Secondly, the story of Diane who still seethed at her mother's criticism of her weight, ad he sense that she had been deprived of affection because of that. My parents, and mom in particular, seemed always focused on my weight. I was fat by the time I hit kindergarten. I always got great grades, was a relatively compliant kid with a good heart. But, it felt to me like like was a huge statement, "but she HAS such a cute face," meaning the rest of me was not so much attractive. The chapter made me consider that every parent wants the best for their child. If my child got straight A's and was incredible at something, music maybe, "BUT" he/she had something that I felt would hold them back that could be fixed .. they picked their nose, had a correctable speech impediment or the like, I bet I would focus on it too. The fact they harped on my weight doesn't mean they didn't know I had other great talents, just that they were worried about this one thing that could (and has) held me back. I feel like I can consider this with an adult mind, instead of that angry and deprived 6 year old mind that I suspect has been beating me up.
Edited by: LADYIRIS313 at: 5/26/2009 (18:57)
"We are all in the gutter, but some of us are looking at the stars"
Once again, you have hit on some great points here, Femmebella. I relate so much to the struggle over being thinner for men. I lamented over my eating for years, resisting eating well for health just because it pi%$&d me off so much to have to look thin. I ate myself up to almost 200 pounds and finally accepted that, although some heavy women do marry, the statistics show it's against the odds. So I buckled down and lost about 30 lbs. I feel better about my looks now than I did 20 years ago when I weighted 20 lbs. less! I've gotten better at "presenting" myself, too. I also feel better about myself for other reasons as well. I've still not found the right match, but I don't assume anymore that it's because of my body. Even if I were thinner, and more men were attracted to me, it wouldn't mean we were right for each other. In the meantime, I want to get my food habits in even better control because I want to see what it would be like to live in my "normal" BMI range, whether it gets me a man or not!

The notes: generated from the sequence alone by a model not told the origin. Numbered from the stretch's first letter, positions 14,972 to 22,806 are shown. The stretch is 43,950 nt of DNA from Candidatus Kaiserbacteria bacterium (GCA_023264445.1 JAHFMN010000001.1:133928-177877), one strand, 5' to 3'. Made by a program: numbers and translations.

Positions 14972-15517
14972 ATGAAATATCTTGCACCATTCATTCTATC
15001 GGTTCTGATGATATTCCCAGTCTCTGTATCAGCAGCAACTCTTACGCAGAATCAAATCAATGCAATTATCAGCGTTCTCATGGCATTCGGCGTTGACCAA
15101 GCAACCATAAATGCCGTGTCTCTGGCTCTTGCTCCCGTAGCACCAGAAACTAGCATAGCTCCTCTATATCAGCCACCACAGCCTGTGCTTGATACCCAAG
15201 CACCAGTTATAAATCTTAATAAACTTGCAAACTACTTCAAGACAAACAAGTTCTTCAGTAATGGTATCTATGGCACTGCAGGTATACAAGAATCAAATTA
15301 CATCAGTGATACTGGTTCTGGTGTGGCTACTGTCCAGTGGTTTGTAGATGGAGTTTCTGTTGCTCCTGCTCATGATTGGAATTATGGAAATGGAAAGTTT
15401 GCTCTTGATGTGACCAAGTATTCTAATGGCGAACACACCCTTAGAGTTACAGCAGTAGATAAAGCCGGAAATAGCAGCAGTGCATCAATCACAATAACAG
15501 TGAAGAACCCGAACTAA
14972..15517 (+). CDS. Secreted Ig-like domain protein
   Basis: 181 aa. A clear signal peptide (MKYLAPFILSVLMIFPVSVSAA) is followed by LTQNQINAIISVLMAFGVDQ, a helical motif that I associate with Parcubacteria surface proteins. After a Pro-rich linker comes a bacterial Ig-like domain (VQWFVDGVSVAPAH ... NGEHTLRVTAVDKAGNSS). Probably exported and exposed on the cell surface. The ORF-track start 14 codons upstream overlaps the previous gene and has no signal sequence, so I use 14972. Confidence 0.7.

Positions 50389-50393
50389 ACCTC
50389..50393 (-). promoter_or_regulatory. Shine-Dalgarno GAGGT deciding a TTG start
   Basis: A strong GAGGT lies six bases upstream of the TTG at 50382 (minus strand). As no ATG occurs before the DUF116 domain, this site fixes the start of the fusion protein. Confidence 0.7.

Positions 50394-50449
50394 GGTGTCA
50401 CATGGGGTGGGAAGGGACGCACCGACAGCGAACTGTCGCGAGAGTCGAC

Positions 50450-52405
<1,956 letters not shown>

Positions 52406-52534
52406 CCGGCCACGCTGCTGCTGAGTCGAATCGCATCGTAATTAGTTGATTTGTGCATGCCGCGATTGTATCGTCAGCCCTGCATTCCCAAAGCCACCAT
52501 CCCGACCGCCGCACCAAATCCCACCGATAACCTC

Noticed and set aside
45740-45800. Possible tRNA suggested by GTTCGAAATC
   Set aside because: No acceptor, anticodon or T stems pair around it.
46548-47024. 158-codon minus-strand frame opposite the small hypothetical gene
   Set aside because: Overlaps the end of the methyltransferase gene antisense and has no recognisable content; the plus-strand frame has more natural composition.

*To seek happiness, identifying the Self with the body, is like trying to cross a river on the back of a crocodile." Ramana Maharshi *The No S Diet saved me from my emotional eating defeats. SEVEN years and counting! nosdiet.com/ *Be happy with this moment. This moment is your life. *Get to the next meal hungry! www.sparkpeople.com/myspark/groups_i ndividual.asp?gid=1323
My parents did not restrict my food like the others here. I rebelled against the other girls at school and at society. There's so much pressure to be a "thin girl", "slender girl", "pretty girl".
My self-doubts were like, if I can't be as pretty as those girls on magazine covers, then I'm not going to give THEM any satisfaction whatsoever. I'm going to eat whatever I want.
Even at 35, sometimes I feel this way. I want to tell Hollywood and Vogue to stick it! And I do so with my body. That is childish.
I can be as much of a feminist and social critic without being overweight, unhealthy, and.. truthfully unhappy with my body.
Since I am still dating, I definitely feel like guys should like me overweight before I give them the 'gift' of me thin.